Those Intel Cartoons

Have you seen those strange cartoons about Intel yet?

Tags: Intel CorporationMicroprocessorNVIDIA CorporationUSA
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By  Gareth Van Zyl Published  November 10, 2009

The definition for ‘satire' in the Oxford English Dictionary is "the use of humour, irony, exaggeration, or ridicule to expose and criticise people's stupidity or vices". In many countries, this takes the forms of cartoons in newspapers, magazines or online news portals that attempt to highlight certain social and political issues. But what about satire being created from Tech companies and then targeted at other Tech companies?

If you haven't stumbled upon it online already, take a look at The site, which has been linked with Nvidia, takes aim at Intel through a series of cartoons.

"Intel's Insides is intended to be a parody of events occurring within the semiconductor sector, with particular focus on its largest, and most-commented-upon competitor," according to a blurb on the site.

There's only a few cartoons on there at the moment, with figures such as Intel's Paul Otellini being depicted as saying, "I did not have bribery, coercion and kickback relations with the computer industry" (a clear spin on Bill Clinton's famous words regarding him denying his affair with Monica Lewinsky). There's also one cartoon where Otellini is portrayed as a Mafia godfather type figure who says, "we'll make them a microprocessor offer they can't refuse".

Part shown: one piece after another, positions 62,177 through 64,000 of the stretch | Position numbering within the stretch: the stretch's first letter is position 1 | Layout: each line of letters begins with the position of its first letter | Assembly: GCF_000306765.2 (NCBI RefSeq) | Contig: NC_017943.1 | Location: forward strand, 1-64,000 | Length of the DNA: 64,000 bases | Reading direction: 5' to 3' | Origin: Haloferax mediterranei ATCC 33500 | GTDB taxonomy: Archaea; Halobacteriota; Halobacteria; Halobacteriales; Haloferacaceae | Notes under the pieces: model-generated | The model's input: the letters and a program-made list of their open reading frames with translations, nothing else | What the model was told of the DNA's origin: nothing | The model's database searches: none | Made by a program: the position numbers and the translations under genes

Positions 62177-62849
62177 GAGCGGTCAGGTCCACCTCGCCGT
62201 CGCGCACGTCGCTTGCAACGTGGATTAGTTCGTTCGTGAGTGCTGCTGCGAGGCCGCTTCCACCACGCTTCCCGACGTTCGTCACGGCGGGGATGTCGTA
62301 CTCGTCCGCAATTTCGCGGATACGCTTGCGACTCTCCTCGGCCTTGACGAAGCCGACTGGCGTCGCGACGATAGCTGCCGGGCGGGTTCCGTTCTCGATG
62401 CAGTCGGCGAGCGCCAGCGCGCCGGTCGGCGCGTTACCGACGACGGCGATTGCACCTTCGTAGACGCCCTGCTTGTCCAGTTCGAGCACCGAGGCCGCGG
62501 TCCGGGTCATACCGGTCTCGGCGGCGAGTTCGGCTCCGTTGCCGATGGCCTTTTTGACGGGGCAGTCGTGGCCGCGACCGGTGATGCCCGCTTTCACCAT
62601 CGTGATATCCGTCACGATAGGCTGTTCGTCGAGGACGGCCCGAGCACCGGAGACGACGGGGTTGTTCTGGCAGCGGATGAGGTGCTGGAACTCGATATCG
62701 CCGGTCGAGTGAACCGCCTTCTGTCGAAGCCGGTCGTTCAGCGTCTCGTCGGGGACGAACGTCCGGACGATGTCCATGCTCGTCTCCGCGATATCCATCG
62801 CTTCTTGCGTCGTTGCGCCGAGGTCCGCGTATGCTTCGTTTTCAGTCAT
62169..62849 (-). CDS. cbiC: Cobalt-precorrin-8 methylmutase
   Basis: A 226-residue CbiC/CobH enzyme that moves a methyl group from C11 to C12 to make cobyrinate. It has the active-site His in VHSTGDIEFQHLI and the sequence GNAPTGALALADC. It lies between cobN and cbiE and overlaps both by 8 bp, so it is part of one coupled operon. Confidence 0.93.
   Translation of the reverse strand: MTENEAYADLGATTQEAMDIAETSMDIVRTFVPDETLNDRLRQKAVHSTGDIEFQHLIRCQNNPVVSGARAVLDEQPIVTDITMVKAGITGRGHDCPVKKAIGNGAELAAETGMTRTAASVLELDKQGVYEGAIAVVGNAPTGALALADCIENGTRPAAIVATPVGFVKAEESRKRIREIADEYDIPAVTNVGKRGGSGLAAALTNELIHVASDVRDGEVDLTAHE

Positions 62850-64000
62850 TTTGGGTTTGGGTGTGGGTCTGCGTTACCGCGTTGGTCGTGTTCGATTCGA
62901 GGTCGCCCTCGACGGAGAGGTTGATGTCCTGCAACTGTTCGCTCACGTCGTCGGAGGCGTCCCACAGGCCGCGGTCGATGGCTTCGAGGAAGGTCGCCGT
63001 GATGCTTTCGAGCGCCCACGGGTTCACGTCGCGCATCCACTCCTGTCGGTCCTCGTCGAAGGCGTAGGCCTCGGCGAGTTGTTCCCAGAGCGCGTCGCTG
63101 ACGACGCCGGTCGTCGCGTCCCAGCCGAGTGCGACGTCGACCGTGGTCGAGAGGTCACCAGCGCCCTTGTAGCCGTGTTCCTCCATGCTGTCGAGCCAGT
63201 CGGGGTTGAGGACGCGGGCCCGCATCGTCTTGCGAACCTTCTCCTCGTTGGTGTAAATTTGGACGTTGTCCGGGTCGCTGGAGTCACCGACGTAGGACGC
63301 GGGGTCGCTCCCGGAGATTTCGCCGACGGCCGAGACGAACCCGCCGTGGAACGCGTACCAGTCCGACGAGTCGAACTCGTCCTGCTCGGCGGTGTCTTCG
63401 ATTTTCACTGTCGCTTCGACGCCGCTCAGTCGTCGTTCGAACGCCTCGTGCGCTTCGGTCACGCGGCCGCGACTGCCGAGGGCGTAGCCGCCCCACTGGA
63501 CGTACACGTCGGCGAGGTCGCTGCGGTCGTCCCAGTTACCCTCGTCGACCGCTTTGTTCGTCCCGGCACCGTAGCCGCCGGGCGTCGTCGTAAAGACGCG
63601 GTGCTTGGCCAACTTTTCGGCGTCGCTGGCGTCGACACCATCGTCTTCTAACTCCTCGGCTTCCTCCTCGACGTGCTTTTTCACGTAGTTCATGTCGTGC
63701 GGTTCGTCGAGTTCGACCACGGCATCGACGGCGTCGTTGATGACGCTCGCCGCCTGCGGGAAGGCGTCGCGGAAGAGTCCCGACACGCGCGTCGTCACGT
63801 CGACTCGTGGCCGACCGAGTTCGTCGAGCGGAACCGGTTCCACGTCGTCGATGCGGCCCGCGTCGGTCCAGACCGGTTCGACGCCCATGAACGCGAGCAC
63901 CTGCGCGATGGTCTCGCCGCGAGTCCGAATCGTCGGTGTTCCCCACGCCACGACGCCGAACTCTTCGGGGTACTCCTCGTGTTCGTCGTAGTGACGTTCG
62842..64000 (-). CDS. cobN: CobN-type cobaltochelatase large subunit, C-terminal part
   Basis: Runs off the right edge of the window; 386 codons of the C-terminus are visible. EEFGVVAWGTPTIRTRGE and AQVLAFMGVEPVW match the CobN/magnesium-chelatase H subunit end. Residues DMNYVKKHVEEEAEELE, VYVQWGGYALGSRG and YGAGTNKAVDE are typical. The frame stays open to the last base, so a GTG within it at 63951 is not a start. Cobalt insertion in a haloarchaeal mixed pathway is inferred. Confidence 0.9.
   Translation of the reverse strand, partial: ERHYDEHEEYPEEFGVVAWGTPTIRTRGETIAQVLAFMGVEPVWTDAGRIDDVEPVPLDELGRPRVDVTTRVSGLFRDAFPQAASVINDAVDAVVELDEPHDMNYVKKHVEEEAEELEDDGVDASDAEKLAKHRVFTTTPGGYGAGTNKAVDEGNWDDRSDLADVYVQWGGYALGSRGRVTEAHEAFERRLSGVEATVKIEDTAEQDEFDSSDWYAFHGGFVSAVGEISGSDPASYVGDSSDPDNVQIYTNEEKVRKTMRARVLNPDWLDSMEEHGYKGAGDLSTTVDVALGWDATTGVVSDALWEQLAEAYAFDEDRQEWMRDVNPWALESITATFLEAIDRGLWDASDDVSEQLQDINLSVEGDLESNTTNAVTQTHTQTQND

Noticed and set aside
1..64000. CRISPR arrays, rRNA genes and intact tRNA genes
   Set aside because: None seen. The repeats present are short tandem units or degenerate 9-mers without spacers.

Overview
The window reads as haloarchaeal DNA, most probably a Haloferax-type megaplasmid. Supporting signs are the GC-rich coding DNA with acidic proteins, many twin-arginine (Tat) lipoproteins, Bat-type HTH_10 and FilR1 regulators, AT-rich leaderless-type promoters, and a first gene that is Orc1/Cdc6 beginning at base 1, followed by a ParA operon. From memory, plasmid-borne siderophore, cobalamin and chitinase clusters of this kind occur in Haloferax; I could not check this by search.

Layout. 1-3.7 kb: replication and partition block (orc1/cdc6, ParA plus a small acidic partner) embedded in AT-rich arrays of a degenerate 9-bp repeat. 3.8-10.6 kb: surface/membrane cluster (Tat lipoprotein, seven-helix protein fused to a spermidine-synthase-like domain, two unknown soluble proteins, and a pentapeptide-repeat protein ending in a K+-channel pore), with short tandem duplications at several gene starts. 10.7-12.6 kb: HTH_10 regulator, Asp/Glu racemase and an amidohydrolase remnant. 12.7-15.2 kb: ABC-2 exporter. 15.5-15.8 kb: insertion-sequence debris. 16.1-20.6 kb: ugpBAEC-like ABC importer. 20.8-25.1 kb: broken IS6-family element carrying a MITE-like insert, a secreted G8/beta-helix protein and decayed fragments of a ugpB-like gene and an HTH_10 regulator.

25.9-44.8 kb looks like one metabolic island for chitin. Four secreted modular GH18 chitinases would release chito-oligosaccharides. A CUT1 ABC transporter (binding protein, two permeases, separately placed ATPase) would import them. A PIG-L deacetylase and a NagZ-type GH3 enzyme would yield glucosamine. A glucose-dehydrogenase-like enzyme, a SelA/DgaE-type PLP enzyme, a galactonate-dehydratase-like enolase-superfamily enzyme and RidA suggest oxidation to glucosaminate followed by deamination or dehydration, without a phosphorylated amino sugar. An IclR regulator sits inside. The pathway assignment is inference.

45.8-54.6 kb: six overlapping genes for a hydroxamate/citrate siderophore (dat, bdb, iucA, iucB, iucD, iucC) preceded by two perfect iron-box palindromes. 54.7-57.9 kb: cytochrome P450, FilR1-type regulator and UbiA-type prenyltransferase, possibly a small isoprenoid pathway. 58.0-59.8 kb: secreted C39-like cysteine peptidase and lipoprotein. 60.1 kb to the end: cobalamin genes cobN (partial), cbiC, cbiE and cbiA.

The topic these cartoons focus on involve Intel allegedly paying out vendors to support Intel's chipsets. Intel is thus being accused of paying computer makers rebates to maintain a monopoly-like grip on the market, which then prevents the likes of AMD from gaining business with PC makers.

It's a sign of the times when satire (something that is traditionally reserved for political and global figures) is produced by technology companies and then directed at other tech companies.

The more strange fact is, however, that it's worked in terms of getting Nvidia's message across. Of course, it's now been written about on, but I picked it up from PC Magazine and Maximum PC's websites - these cartoons could arguably be going ‘viral' as far as geek speak goes.

These large corporate are so powerful because they have the following and support of millions of people, and something as simple as a cartoon produced by these organisations can sway some of these peoples' opinions, and potentially affect the market.

The question is, will Intel start up its own satire-based site as well, and is this the beginning of a new trend where big companies that are unhappy about certain issues take a swipe at each other via a medium that has been traditionally reserved for the political and social space? These are indeed weird times.

3419 days ago
John Paul

Interesting and amusing article, thanks for highlight it!

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